Set in 1976 in the runup to an election, Call Girl focuses on detective John Sandberg (Simon J Berger) and his investigation of a vice ring. We get to view it from the inside courtesy of Iris (Sofia Karemyr), who at the start of the film is deposited in some sort of home for wayward girls. Some of her new friends there make trips into Stockholm in the evenings to dance topless for money, and they invite her to join them. It’s the beginning of a very slippery slope for Iris, who gradually becomes one of the regulars working for a madam with the worrying name of Dagmar Glans (Pernilla August). As Sandberg delves into the clients on Glans’ books, one word keeps cropping up a little too frequently for comfort. That word is ‘Statsminister’.

There’s a big caption at the start of the movie, obviously all in Swedish. Scanning it for key words, I came to the conclusion that what was about to follow was either based on true events, or not based on true events, and spent the next two-and-a-bit hours not entirely sure what I was watching. Subsequent research has shown that this ambiguity is about right: Marietta von Hausswolff von Baumgarten’s script is fictional, but heavily inspired by the Bordellhärvan affair in the mid-seventies, the Swedish equivalent of our own Profumo scandal. All the names have been changed, but there’s no denying that at one point, a man whose real-life equivalent would be Olof Palme is seen paying to have sex with an underage prostitute. This has not gone down well in some quarters.

The title of Call Girl makes it sound just like the sort of film that attracted British audiences to Swedish cinema in the 60s and 70s, and director Mikael Marcimain is happy to play with that idea – the glowing neon title on the poster is balanced by the bald statement that it’s a political thriller. And both are true: there’s certainly a degree of sleaze, but also the more cerebral pleasure of a tightly-plotted conspiracy tale. It starts to turn serious around the midpoint of the film, as Sandberg’s investigation hits a couple of speed bumps – the point where he realises he’s not just being paranoid is depicted in a magnificently ambitious helicopter shot.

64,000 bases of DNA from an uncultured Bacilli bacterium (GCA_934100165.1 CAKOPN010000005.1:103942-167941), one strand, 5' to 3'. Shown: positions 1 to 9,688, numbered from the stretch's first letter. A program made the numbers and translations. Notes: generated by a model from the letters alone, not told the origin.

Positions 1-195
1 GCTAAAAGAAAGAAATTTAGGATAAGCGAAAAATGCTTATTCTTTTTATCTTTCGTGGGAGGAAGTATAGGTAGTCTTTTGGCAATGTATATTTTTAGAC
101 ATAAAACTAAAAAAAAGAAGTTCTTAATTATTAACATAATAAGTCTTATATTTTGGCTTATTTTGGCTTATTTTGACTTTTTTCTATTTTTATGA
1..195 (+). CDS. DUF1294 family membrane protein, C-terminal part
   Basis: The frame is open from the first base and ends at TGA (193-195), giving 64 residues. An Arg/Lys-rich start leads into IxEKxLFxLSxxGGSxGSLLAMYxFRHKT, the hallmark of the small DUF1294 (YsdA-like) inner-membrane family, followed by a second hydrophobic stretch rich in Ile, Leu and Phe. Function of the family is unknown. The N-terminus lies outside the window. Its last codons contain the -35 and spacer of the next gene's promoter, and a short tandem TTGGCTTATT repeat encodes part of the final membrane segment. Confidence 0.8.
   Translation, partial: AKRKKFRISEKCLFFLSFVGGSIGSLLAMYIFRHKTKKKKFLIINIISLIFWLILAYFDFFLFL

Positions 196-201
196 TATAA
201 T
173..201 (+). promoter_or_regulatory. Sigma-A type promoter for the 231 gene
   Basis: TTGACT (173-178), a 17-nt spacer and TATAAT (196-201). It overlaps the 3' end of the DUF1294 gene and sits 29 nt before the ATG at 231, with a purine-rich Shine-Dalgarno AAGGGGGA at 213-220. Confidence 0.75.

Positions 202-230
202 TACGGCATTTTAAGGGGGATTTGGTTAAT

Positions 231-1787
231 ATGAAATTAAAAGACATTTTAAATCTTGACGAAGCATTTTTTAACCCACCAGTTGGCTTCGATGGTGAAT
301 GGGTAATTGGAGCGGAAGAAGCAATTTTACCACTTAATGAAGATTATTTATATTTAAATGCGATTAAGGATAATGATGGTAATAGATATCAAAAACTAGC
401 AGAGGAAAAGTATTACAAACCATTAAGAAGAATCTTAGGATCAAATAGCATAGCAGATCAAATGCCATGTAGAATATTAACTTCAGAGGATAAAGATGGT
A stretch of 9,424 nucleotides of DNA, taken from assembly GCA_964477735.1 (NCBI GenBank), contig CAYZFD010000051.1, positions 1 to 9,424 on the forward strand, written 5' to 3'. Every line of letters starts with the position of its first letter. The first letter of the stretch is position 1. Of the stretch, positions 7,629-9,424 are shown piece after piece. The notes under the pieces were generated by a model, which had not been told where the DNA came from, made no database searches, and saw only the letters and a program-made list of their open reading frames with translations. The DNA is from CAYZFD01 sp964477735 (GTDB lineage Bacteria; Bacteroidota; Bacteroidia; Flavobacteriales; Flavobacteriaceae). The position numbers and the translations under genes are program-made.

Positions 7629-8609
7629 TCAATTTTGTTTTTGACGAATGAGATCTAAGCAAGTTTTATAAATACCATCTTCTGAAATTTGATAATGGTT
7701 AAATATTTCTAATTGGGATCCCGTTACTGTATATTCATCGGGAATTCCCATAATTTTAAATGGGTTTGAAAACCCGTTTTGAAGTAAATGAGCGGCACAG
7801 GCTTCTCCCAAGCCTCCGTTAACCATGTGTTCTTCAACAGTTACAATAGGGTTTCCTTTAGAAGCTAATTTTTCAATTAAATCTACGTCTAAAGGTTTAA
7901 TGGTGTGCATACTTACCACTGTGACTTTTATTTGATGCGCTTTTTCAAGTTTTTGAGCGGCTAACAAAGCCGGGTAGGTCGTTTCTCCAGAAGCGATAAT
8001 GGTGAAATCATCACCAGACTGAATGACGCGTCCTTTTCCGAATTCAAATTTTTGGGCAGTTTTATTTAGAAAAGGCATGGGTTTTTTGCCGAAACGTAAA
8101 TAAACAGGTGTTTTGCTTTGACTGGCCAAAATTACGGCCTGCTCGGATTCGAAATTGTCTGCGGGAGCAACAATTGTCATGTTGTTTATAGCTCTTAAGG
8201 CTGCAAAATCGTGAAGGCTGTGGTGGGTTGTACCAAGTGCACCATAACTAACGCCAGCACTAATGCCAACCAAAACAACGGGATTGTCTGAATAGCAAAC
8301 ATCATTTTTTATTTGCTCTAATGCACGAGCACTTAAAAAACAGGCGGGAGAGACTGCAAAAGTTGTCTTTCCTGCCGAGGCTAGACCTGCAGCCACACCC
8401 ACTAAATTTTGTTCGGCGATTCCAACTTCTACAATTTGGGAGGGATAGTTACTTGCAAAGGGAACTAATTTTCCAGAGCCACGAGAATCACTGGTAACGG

If, as ever, the microdetail of the investigation remains vague to a monoglot viewer, the film still has visual style to burn. Shot in that beige palette that everyone seems to have decided now represents the 70s, it keeps you on your toes with frenetic jump-cutting, off-kilter camera angles, some nicely left-field source music choices, and a cheap synth score that could just as easily be used for a period stalk-and-slash thriller. The performances are terrific throughout, especially those of Berger, Karemyr and August, and the building tension is sustained superbly. One thing, though, movie directors. You know when your script calls for someone to be knocked down by a car, and your FX house tells you they can do it realistically with CG? Well, they can’t. They really, really can’t.

Call Girl is already making its way around the European festival circuit, including an appearance at the Jameson Dublin International Film Festival in late February. Hopefully it’ll get a wider audience than that – a film that’s as gripping as this one is, even when you can’t understand what’s being said, must have something going for it. Mamma’s Pojkar? Not so much. But I bet you can guess which one is winning at the box office.

Spank The Monkey wishes to acknowledge the assistance of Magic Spikers in the writing of this article, as they allowed him to walk the snow-covered Stockholm streets from one sold-out cinema to another without falling over and breaking his sodding neck.

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About Spank The Monkey

Spank The Monkey has been talking nonsense about popular culture on the internet since 1998. He can be found doing that in long form on his blog, and in short form on Twitter. He is a regular contributor to Mostly Film, where his specialist subjects are Asian cinema, cult movies and TV, and watching foreign films without the benefit of subtitles. He lives in London with somebody else.